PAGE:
This is a great article from MINT for helping students understand the implications of some of their decisions concerning credit during their college years.
Farnoosh Torabi is America’s leading personal finance authority hooked on helping Americans live their richest, happiest lives. From her early days reporting for Money Magazine to now hosting a primetime series on CNBC and writing monthly for O, The Oprah Magazine, she’s become our favorite go-to money expert and friend.
I opened up several credit cards within the first semester of college. Each time, I earned some sort of cool promotional item – a shot glass, a tee-shirt, a Penn State keychain. When the cards arrived in the mail a week later, I didn’t really bother to use them and when I did, I wasn’t aware of the fine print. When bills arrived in the mail, I just paid the minimum balance, thinking that was all well and good. I had no idea what I’d really gotten myself into.
College can be a popular time to establish credit. According to a survey by credit reporting agency Experian, 58% of soon-to-be college graduates possess a credit card, making average monthly charges of over $500..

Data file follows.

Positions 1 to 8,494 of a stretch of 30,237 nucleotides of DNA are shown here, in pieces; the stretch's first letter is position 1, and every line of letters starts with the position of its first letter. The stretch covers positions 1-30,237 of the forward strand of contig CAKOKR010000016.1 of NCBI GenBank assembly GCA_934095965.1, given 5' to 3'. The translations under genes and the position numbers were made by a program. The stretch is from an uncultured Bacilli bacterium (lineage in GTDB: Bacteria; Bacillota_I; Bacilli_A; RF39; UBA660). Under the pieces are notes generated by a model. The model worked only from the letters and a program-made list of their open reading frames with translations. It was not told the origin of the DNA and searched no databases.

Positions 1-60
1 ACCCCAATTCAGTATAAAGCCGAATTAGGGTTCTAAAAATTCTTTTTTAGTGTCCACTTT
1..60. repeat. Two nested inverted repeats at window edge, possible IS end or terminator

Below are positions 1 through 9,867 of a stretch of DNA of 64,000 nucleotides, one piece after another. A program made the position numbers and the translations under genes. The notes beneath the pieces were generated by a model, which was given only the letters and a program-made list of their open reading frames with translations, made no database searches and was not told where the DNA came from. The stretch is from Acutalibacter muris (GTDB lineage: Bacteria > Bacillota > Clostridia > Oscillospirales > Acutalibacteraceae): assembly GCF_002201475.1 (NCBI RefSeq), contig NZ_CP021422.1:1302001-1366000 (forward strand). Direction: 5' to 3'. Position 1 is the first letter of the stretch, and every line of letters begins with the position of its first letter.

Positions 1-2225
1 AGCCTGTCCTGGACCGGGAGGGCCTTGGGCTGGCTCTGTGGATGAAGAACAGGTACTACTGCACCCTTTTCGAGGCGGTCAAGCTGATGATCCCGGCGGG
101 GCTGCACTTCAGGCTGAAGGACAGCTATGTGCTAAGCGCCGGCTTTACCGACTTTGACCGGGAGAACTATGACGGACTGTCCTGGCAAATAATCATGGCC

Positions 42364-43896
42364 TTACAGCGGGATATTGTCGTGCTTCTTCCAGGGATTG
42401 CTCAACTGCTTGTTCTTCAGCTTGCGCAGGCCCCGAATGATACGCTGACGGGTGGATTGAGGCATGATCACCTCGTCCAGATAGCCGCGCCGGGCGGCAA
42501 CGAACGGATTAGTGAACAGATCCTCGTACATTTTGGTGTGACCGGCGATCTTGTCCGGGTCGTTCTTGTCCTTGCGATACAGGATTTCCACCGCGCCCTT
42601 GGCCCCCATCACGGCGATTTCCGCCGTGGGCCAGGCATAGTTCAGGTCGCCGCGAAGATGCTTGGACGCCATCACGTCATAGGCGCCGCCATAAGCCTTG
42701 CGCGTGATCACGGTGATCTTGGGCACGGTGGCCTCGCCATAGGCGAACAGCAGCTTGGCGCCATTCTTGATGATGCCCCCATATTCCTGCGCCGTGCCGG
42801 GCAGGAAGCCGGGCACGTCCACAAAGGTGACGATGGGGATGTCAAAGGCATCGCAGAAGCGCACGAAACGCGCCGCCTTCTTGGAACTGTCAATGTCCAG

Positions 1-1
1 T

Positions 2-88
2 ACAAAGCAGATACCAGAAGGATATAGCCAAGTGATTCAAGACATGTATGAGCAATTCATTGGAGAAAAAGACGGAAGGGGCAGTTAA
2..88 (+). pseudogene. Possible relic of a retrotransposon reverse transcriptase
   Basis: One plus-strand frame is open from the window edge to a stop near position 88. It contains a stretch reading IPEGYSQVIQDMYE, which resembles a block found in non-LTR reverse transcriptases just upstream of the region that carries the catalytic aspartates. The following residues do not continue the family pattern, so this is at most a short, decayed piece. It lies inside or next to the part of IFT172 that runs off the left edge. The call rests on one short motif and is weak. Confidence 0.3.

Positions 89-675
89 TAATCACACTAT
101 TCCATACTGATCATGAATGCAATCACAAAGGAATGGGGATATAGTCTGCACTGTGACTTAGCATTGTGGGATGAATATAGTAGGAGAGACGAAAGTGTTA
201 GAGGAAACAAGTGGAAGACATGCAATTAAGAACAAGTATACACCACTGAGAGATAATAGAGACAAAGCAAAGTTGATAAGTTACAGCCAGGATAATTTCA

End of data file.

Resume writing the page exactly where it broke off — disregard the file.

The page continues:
Opening a credit card when you’re young can be a helpful way to achieve a strong credit score in the future. The length of your credit history is equal to 15% of your FICO credit score. The earlier you establish credit, the longer your credit history becomes and credit score calculators consider this a plus.
But it can only work to your advantage if you commit to managing credit responsibly and educating yourself on the rules and best practices surrounding credit usage and credit health. This includes credit cards, student loans and other types of credit.
Specifically with credit cards, since 2009, the laws have changed whereby those under the age of 21 cannot open a credit card without a cosigner or proving they can afford to make the payments (i.e. have income). The CARD Act (aka The Credit Card Accountability, Responsibility and Disclosure Act), which implemented this rule, also bans banks and card issuers from marketing credit cards to college students.
Still, there are smart and responsible ways to establish credit when you’re young. Here’s the credit advice and education I would have given my 18-year-old self back in the day.
Click here to continue to the 7 Things College Students Should Know About Credit. We hope this article serves you, or someone you pass this advice along to, well!